Yamaha unveils six new snowmobiles for 2014

Yamaha unveiled six new snowmobile models for 2014 at its North American dealer meeting on Wednesday, Feb. 20, in Minneapolis.

In a major announcement, Yamaha officials said that five of the 2014 sleds will be assembled by Arctic Cat on Cat’s ProCross chassis. The SR Viper, RTX SE, LTX, LTX SE and XTX SE all will feature Arctic Cat’s ProCross chassis and Yamaha’s 1049cc engine.

“Yamaha has always had awesome products — great, reliable products, but it wasn’t easy to throw around the sled, so hopefully the new Viper covers that now,” Ryan Roxworthy, finance manager at Hammertime Sports in Belvidere, Ill., told Powersports Business after the unveil.

“Today is a bold step forward for the Yamaha snowmobile division,” commented Chris Reid, National Manager, Product Planning & Research for Yamaha Motor Canada. “The ‘Viper’ name is legendary among snowmobilers, so we couldn’t bring it back for just ‘any’ snowmobile. Our new Viper family offers snowmobilers the performance and versatility they crave with the reliability they deserve!”

The Viper series is powered by the high-performance, three-cylinder, four-stroke Genesis, the same engine found in the popular FX Nytro series. Renowned for its throttle response and reliability, the fuel-injected three-holer is complemented with Yamaha’s YVXC clutch system for added durability and performance.

Housing the Genesis in every Viper package is the SRV chassis, Yamaha’s name for the ProCross. The triangulated design forces load into the strongest parts of the chassis, increasing rigidity and lessening flex. Combined with the Genesis high-performance engine, it makes for a dynamic duo, Yamaha officials said.

Other highlights of the Viper series of snowmobiles are the SRV front suspension, dual shock SRV rear suspension and push button reverse, along with stylish decals and colors.

But Yamaha didn’t stop with the Viper family. A new incarnation of the Phazer also was unveiled. The 144-inch-track-equipped Phazer XTX adds Yamaha Tuner skis to go along with a 500cc engine.

The usual suspects are back for Yamaha as well, with most of the Apex, Vector, Nytro, Venture, Phazer, RS Viking and SRX 120 models in the lineup for 2014. Only the FX Nytro X-TX, FX Nytro R-TX, Phazer GT and Venture Lite have not returned.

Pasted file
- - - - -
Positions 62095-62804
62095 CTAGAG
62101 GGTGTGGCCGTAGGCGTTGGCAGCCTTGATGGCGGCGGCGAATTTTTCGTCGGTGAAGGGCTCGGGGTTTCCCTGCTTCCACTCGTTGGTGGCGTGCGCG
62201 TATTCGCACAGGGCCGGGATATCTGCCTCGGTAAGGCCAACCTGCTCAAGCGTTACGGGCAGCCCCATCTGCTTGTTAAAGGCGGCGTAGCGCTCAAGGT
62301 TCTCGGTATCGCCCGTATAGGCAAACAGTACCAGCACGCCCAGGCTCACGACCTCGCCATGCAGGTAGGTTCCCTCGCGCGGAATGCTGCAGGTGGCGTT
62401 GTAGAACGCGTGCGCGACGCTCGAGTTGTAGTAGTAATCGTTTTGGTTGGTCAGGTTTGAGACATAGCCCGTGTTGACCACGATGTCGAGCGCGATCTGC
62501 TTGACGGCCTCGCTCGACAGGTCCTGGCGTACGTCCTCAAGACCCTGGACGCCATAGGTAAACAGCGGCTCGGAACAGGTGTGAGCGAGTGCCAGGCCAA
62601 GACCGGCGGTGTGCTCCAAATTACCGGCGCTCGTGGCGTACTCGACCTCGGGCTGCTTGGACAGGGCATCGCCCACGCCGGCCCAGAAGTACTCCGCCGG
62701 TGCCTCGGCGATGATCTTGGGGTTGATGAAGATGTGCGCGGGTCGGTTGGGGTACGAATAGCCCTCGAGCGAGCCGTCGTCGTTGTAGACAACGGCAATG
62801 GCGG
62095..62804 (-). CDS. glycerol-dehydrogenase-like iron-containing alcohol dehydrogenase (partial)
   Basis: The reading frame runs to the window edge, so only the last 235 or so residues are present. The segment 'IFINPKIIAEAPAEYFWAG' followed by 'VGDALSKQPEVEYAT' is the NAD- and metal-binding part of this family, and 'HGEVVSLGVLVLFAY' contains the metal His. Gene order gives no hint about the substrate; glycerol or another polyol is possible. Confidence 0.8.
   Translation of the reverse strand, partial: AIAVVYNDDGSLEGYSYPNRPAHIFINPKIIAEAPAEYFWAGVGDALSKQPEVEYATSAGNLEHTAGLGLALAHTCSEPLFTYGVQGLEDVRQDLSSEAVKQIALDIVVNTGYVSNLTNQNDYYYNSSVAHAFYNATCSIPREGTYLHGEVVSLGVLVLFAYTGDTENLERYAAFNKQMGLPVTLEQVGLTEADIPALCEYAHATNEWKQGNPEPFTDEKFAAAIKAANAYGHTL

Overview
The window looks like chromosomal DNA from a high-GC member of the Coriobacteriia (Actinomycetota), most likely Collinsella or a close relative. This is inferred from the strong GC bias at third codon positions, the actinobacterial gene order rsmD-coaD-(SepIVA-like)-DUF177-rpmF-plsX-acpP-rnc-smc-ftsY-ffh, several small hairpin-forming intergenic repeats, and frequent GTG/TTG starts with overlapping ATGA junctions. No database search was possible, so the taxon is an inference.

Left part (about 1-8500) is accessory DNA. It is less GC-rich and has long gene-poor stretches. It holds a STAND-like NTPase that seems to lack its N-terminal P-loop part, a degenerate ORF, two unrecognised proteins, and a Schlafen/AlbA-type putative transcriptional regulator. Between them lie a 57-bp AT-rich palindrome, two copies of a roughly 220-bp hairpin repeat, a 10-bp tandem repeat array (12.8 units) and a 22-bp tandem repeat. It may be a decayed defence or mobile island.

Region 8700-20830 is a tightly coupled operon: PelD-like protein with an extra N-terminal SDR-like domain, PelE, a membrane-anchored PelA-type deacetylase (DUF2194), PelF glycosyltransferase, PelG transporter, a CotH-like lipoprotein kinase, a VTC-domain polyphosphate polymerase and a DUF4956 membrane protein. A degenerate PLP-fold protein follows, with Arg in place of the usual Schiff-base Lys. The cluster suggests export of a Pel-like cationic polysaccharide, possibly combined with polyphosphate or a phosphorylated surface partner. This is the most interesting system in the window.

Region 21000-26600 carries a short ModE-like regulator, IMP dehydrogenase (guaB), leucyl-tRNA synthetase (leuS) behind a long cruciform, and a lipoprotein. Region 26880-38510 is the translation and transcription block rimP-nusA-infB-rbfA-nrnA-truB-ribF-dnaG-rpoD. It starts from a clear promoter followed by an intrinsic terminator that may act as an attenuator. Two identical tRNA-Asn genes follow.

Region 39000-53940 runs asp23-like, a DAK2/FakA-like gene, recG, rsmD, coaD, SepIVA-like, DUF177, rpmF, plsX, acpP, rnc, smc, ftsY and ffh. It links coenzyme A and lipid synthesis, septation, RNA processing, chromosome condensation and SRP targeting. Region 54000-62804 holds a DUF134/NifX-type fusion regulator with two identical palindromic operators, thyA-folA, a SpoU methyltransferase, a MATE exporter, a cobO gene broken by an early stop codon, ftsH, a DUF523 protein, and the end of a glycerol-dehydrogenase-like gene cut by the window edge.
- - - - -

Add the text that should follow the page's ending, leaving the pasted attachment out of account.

The expanded supplier relationship between Yamaha and Arctic Cat has already benefitted both OEMs, according to Peter Smallman-Tew, vice president of Yamaha Motor Canada who also overs marketing and product development for North America for the parent company.

“We’ve both learned a lot in the process,” Smallman-Tew told Powersports Business of the relationship that began in 2009. “They make great product, and some of the processes I think we’ve helped them with. At the same time, we’ve learned from them speed to the market, and being able to react to things quicker. It’s nice to have fresh eyes. It’s pretty exciting.”

Check out coverage of the 2014 Yamaha lineup from SnowGoer, PSB’s sister publication, by clicking here.


  1. about time for a change , the original chassis for most of the models dates back to the 03 RX 1. To long to wait for change. also while i am venting, i hope they continued with some of the good features like cubby holes for equipment and storage. Easy access removable side panels and hood plastics. High seat for comfortable riding. One suggestion, consider bringing back the starting rope recoil, can be used in case of starter failure and low battery situations. Thanks for the opportunity to vent. Hope to recieve a response.